Christian conservatives, who began to organise themselves as the New Religious Right in the late 1970s would be shocked by Jonestown’s fallout,[73] particularly given Jones’ earlier commitment to a Christ-centred ministry. Although Jones had been committed to awakening “The Christ in You” since 1954,[74] his subsequent hijacking of the role of Christ to spread his own pro-socialist doctrines was clearly sacrilegious.[75] Moreover, Jones and Peoples Temple had underscored the ease of twisting Christian doctrines to further Soviet-backed communist-socialist interests rather than America’s anti-communist ends. Accentuating the concern over blurred lines between organised religion and wayward cults became debate-worthy topics after Jonestown. In justifying the lack of intervention, The New York Times mused how Webster’s New International Dictionary “does not distinguish between a cult and a religious sect.” This, coupled with the Carter administration’s opposition of “any broad investigation of such groups on constitutional grounds,”[76] generated new anxieties among the Religious Right, who not only loathed at how the porous divide had conflated their own righteous ways with deviant cults, but the left-leaning government who obfuscated the once-obvious divide as well. Carter, who openly defined himself as a born-again Christian,[77] did not help alleviate his image of post-Jonestown hypocrisy amongst conservatives.

I believe that these contradictions – namely how Jones inverted the tenets of anti-communist Christianity with ease – generated much anxiety amongst the New Religious Right. Concurrently, fears of how Christianity was being besieged needs to be contextualised against the Carter administration’s indecision towards astray cults and the unrelenting communist spectre throughout détente. Domestic religious policy was no longer detached from what was perceived to be a sloppy foreign policy under Carter. Carter’s sin thus extended to his failure to protect the well-being of the Christian conservative movement at home. Moreover, his “poor-to-average job of public speaking, image-making, and articulation of his policies” had clearly failed to inspire confidence in tackling these communist enemies from within.[78]

3.3 The Contrast of Two Fathers: Jim Jones and Ronald Reagan[79]

Indeed, while Jonestown was rarely commented upon explicitly by Reagan,[80] it is not hyperbole to associate Reagan’s ascent to the bully pulpit in 1980 with the sentiments of resentment and frustration directed against the Carter Administration. Jonestown revealed the darker side of communist agents who had infiltrated the heart of American society, in part due to Carter’s inaction. Reagan’s assumption of a Christian identity in American politics since the 1960s, and his conviction in seeing that these ideals gained prominence through “spiritual revival” indubitably comforted the New Religious Right.[81]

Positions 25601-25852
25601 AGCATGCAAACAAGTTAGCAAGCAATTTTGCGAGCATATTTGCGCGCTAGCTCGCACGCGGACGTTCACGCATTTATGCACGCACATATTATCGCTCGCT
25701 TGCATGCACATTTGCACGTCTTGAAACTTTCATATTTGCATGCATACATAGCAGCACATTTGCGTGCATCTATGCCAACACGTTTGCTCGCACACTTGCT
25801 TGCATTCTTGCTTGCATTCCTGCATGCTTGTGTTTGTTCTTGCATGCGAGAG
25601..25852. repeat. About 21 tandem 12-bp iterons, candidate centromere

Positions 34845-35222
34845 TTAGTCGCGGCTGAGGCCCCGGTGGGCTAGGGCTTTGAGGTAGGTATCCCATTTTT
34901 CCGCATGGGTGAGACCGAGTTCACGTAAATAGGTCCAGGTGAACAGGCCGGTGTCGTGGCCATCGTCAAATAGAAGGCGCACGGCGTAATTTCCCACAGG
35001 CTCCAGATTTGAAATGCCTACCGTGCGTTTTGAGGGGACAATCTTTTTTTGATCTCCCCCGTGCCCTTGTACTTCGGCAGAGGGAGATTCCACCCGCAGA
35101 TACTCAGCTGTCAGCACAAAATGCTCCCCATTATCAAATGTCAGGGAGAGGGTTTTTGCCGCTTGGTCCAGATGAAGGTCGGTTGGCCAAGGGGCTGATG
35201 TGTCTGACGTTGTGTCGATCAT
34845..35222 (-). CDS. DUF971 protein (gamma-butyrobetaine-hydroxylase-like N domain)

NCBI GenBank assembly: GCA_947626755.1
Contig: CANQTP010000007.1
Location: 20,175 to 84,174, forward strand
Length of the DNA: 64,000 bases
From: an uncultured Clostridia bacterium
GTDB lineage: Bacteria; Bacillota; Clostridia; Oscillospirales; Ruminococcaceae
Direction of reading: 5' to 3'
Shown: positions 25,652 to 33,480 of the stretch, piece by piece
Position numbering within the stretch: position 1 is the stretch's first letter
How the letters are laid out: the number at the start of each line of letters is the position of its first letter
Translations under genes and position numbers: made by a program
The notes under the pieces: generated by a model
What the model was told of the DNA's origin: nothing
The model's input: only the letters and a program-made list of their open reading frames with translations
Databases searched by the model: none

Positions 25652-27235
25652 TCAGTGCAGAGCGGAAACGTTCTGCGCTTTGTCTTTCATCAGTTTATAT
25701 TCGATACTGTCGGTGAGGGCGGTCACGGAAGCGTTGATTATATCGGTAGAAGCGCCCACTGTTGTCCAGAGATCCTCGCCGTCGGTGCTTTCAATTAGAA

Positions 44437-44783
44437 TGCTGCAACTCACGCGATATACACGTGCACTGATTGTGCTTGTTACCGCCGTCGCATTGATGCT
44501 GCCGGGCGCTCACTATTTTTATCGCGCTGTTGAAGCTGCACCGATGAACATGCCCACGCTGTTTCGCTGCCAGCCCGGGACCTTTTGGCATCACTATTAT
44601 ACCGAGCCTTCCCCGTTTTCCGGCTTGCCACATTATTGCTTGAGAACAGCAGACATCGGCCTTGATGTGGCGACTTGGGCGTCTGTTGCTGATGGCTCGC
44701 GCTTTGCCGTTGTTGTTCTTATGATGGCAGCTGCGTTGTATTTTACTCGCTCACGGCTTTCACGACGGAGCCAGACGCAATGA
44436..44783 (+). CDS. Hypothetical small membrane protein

The fact that Reagan harped heavily upon the need for the “shared values of family” to be restored in a July 1980 speech served to contrast his brand of American fatherhood against Jim Jones’.[82] While both Jones and Reagan portrayed themselves as avuncular, father-like figures, Reagan did not drive his children to their deaths with a cruel dose of cyanide-laced punch and communism like Jones did. Instead, Reagan promised Americans a self-confident way out of their post-Carter ruts.[83] In the face of undeniable evidence that Jones had been keeping contact with the Soviets while toying with the initiative to move Peoples Temple to the USSR,[84] Americans began to look inward for the forces that allowed pro-communist rot to breed within in the first place. Reagan’s challenge to the “cult of victimhood” and “leftist dissidents” viz. Jonestown, seemed to provide the answer.[85]

Equally noteworthy was Reagan’s self-confidence when he pledged to take the Cold War to the USSR.[86] As Gaddis had noted, Reagan believed that “only by killing détente” could the Cold War end with America’s victory.[87] Since 1975, Reagan predicted the inevitable demise of communism with the faith that capitalism and democracy would triumph, arguing that communism was nothing more than “a temporary aberration which will one day…disappear from the face of the earth because it is contrary to human nature.”[88] The hollowness of Jonestown as an unsustainable communist project thus contrasted with Reagan’s envisioned America, which tolerated neither proxies of nor sympathy for the Soviets. Carter, in “his initial hope to rejuvenate détente,” appeared to be keen on sacrificing American lives to a Soviet enemy that refused to cower.[89] Peoples Temple, which kept correspondence with the USSR and the Second World crystallised America’s darkest fears.[90] Discoveries of this nature could not point to any less obvious conclusion: The US’ greatest enemies took the form of communist agents from within when the USSR could not be subjugated from without. Americans, sick and tired of Jones’ mania, and after attributing Jonestown to Carter’s supposedly over-liberal approach towards forces at home and abroad, would have concurred with Reagan’s assertive posture vis-à-vis the increasingly menacing USSR.[91] Détente was finished with Reagan’s election, and Jonestown had sounded détente’s death knell all the way from Guyana.